This book covers the groundbreaking concepts in attachment theory, as promulgated by Bowlby himself and during the years post Bowlby. It sets out to develop the seminal concept of 'learned security': the provision of a reparative experience of a secure base by the therapist so that the client can imbibe what he missed out on during his formative years. Rhona M. Fear points out that the idea of learned security has developed from the concept of earned security but is distinctly different. In Part I, Fear outlines the origins and progress of attachment theory and the concepts of earned and learned security. In Part II, she uses a process of dialectical thinking to put forward an integration of Kohut's self psychology, Bowlby's attachment theory, and Stolorow, Atwood and Brandchaft's intersubjective perspective. The unifying concept that binds these three theories together is that of empathy, but she puts forward a particular intersubjective, collaborative view of empathic attunement.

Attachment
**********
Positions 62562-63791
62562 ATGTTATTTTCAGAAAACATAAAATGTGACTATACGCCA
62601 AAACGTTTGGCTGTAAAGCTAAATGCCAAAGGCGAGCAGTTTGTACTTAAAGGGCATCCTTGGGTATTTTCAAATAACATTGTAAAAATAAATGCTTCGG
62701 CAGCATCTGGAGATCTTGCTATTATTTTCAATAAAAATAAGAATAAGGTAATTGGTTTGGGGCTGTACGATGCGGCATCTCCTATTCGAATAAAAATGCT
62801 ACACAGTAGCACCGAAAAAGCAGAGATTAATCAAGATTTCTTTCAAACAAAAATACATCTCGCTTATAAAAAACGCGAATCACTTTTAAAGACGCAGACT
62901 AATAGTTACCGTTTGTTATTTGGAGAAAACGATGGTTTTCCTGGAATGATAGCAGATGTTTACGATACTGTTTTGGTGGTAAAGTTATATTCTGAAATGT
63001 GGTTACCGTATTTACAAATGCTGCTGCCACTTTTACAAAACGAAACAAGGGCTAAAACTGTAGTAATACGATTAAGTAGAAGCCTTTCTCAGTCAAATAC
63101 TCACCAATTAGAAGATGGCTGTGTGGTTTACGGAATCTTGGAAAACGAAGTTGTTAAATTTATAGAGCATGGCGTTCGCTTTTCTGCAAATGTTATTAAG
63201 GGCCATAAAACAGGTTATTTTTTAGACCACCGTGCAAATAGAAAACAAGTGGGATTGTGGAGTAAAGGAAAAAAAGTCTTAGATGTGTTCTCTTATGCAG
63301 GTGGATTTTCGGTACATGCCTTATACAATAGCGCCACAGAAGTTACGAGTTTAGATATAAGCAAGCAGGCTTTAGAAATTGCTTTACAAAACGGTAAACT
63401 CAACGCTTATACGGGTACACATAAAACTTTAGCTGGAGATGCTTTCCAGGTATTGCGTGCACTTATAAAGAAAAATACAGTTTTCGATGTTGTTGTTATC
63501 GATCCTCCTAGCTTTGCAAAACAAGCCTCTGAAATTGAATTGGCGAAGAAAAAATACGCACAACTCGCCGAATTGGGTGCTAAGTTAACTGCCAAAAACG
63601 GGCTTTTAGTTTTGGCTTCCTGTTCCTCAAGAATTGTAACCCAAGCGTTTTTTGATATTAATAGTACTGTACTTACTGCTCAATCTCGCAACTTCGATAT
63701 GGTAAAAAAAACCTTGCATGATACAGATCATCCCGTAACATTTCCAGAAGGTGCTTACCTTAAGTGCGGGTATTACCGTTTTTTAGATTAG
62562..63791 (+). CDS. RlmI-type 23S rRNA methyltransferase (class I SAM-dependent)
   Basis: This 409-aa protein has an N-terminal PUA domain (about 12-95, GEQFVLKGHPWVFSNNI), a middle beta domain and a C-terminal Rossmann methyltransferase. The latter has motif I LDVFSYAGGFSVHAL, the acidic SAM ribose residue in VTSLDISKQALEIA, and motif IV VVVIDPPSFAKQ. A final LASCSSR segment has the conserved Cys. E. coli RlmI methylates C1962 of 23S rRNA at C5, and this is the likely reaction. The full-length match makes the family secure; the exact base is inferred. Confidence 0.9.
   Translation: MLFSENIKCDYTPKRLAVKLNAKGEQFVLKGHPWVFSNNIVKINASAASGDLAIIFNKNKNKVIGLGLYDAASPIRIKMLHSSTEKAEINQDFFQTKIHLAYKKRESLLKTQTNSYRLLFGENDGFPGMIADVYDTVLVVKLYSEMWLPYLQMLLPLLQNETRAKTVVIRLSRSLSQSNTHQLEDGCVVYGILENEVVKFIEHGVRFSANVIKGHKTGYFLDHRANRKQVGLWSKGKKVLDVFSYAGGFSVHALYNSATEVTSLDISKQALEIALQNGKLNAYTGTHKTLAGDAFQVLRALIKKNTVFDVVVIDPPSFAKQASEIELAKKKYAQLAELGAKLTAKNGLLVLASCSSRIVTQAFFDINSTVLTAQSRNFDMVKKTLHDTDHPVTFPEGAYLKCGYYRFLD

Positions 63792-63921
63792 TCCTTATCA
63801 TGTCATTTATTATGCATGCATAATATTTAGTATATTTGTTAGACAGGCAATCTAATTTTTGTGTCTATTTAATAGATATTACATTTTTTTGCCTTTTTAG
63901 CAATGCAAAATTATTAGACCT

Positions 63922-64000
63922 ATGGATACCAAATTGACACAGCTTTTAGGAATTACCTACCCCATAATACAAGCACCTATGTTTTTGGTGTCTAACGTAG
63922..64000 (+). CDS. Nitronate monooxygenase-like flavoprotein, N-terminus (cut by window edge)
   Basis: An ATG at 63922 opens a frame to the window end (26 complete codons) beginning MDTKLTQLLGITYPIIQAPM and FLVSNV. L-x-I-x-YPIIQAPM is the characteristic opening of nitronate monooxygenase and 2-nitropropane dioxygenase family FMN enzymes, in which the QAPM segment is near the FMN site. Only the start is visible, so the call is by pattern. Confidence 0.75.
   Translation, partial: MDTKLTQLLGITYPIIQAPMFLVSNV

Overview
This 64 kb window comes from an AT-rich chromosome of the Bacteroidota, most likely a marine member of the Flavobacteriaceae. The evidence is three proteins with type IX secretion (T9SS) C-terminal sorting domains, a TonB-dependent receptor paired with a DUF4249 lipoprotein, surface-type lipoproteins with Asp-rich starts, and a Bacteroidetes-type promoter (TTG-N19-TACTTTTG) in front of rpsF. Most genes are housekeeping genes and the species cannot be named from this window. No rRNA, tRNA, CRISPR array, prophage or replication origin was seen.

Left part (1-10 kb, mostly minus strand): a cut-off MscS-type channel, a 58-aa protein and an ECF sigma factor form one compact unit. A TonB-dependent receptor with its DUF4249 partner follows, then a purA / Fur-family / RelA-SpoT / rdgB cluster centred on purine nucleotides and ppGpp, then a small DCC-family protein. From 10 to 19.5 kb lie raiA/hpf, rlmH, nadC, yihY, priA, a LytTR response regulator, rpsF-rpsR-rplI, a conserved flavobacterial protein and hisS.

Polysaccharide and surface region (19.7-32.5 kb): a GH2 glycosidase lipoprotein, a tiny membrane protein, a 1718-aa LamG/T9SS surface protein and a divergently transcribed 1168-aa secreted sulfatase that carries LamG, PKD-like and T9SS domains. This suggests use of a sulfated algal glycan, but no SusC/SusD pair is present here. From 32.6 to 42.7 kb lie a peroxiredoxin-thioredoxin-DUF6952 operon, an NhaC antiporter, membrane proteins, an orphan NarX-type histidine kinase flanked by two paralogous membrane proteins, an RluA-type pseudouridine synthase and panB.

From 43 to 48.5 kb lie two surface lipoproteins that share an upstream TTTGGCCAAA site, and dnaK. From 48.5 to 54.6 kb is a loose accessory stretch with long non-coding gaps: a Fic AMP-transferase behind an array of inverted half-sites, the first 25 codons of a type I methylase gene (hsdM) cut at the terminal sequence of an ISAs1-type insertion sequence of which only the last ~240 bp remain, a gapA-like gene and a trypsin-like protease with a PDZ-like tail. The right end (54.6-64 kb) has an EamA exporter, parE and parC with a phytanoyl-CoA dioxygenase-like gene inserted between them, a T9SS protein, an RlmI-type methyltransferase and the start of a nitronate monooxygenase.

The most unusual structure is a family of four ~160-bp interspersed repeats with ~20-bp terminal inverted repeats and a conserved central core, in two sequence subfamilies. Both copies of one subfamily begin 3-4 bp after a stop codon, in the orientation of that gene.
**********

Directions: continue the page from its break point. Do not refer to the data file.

Preface -- Introduction -- Attachment Theory as the Underlying Basis of the Theory of Learned Security -- Origins of attachment theory -- Attachment theory post Bowlby -- Mentalizing: a development in attachment theory post Bowlby -- The concepts of earned security and learned security -- Problems That Lead to Insecure Attachment -- Maternal deprivation -- The emotionally unavailable mother -- Toxic parenting -- The physical effects of emotional nurturance on the baby's brain -- Theoretical Underpinnings of Learned Security -- Heinz Kohut: the psychology of the self -- The intersubjective perspective -- The theory of learned security -- The clinical application of the theory of learned security -- Case Studies -- Nick (Part 1): moving towards a grounded belief in his own power -- Emma: a flower blossoms and shares her beauty with humanity -- Jane: challenging her world view -- Helen: on becoming a person -- Concluding Remarks -- Conclusion